I'm currently a phd candidate in pure maths, doing research in Ergodic Theory (concerning ergodic convergence theorems). When I started studying Ergodic Theory I ran into Statistical Mechanics and I immediately fell in love. I've started studying physics from scratch. As my current research and my thesis are purely mathematical (no applications to other disciplines), and I really love this topic, is there any way I could also start doing some work on Physics (even later in my academic life)? I'd love to do research in QFT and Superstrings or generally in Mathematical Physics. How possible would it be (provided my background) that I could find a postdoc program on these fields and that I would get accepted into it? Do you have any advice on what could I do starting TODAY, while doing in parallel my PhD?
Thanks in advance!
I think if you wanted to do research in statistical mechanics or complex systems your math background would be very helpful. However, QFT and strings seems much further afield and would most likely require changing either your focus in math or switching to physics. That's just my opinion, though.
 
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  • #11
mathguy_1995 said:
Hello,

I'm currently a phd candidate in pure maths, doing research in Ergodic Theory (concerning ergodic convergence theorems). When I started studying Ergodic Theory I ran into Statistical Mechanics and I immediately fell in love. I've started studying physics from scratch. As my current research and my thesis are purely mathematical (no applications to other disciplines), and I really love this topic, is there any way I could also start doing some work on Physics (even later in my academic life)? I'd love to do research in QFT and Superstrings or generally in Mathematical Physics. How possible would it be (provided my background) that I could find a postdoc program on these fields and that I would get accepted into it? Do you have any advice on what could I do starting TODAY, while doing in parallel my PhD?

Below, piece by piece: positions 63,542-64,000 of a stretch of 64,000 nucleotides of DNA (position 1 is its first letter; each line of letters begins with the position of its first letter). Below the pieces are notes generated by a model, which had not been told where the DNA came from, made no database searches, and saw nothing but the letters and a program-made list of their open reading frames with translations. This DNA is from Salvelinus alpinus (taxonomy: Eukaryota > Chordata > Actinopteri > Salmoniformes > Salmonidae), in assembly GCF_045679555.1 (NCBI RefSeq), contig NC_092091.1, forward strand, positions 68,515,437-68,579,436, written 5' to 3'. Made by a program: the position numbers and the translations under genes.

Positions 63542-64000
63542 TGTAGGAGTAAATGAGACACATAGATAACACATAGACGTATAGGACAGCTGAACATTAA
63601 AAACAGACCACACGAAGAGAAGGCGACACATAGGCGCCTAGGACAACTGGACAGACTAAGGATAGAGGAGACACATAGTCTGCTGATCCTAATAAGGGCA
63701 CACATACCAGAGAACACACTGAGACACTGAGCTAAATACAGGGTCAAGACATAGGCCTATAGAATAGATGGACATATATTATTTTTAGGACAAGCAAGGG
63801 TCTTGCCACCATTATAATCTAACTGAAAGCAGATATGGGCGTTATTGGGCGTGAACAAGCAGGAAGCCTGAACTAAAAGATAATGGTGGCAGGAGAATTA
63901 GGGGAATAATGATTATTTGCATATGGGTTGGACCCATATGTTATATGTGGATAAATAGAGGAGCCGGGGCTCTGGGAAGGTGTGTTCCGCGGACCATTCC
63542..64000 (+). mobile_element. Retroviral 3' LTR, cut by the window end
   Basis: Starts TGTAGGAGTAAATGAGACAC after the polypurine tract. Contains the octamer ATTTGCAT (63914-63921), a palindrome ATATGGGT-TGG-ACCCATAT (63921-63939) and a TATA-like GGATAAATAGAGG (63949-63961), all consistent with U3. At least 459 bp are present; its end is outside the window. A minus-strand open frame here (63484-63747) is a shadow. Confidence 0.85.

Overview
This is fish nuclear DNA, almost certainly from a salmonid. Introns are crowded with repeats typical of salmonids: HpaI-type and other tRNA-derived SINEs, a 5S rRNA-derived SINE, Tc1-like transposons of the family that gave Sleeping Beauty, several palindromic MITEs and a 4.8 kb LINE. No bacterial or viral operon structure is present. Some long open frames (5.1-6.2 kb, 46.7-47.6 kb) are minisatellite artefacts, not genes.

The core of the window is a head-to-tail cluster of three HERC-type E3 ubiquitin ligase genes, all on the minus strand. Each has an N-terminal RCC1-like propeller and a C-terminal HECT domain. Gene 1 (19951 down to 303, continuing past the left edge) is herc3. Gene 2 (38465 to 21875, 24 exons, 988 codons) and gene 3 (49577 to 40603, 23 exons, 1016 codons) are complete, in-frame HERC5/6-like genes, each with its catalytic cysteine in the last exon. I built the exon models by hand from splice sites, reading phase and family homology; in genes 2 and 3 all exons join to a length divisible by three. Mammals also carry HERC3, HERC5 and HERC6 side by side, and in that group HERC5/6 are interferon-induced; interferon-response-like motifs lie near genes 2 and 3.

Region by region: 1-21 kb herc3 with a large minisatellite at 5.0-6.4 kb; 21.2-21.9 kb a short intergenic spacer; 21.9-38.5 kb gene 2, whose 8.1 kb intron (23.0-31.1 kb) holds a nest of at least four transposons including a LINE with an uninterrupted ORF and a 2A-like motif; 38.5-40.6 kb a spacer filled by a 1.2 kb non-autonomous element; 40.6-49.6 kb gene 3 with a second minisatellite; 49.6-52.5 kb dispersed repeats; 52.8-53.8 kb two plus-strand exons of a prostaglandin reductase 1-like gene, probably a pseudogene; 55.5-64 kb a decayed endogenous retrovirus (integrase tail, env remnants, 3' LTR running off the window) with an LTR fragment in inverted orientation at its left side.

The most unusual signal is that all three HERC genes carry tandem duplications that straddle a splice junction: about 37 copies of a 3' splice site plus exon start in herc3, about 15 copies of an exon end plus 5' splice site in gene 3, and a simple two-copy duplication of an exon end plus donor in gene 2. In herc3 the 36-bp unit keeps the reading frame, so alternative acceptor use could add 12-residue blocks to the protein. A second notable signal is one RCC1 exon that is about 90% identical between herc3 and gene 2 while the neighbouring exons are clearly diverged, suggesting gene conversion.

Thanks in advance!
During the time that I was in university, I have known a number of faculty members in the Math department who have conducted research in topics closely related to physics (e.g. ergodic theory, homotopy theory, harmonic analysis, etc.), or who specialized in mathematical physics, including areas like statistical mechanics, quantum theory (including quantum computing), string theory, etc.

My suggestion would be to continue in your math PhD program and continue research in topics within the math department that aligns with physics. Your math department should have advisors that you can discuss this matter -- I would suggest you speak with them on this. I would also suggest that you find faculty members who specialize in areas related to physics and discuss potential research topics.
 
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  • #12
Perhaps I understand your situation a bit better than many others in these forums; my BSc (Physics) is from a Greek university, too (Ioannina). Of all the (decent) pieces of advice offered above, the one from StatGuy2000 is, in my opinion, the most feasible. Ideally, if you REALLY want to jump into physics, you might have to start over with a BSc course, but I believe that would be kind of a waste. Stick with your two math degrees and following StatGuy2000's suggestion, work out a new Ph D project with your advisor. There are many mathematicians doing theoretical physics in fields like GR or Strings (perhaps too many!)

In my humble opinion, GR is your best shot---it's a classical theory, in a sense created from scratch. Strings require quantum mechanics. Anyway, good luck!
 
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  • #13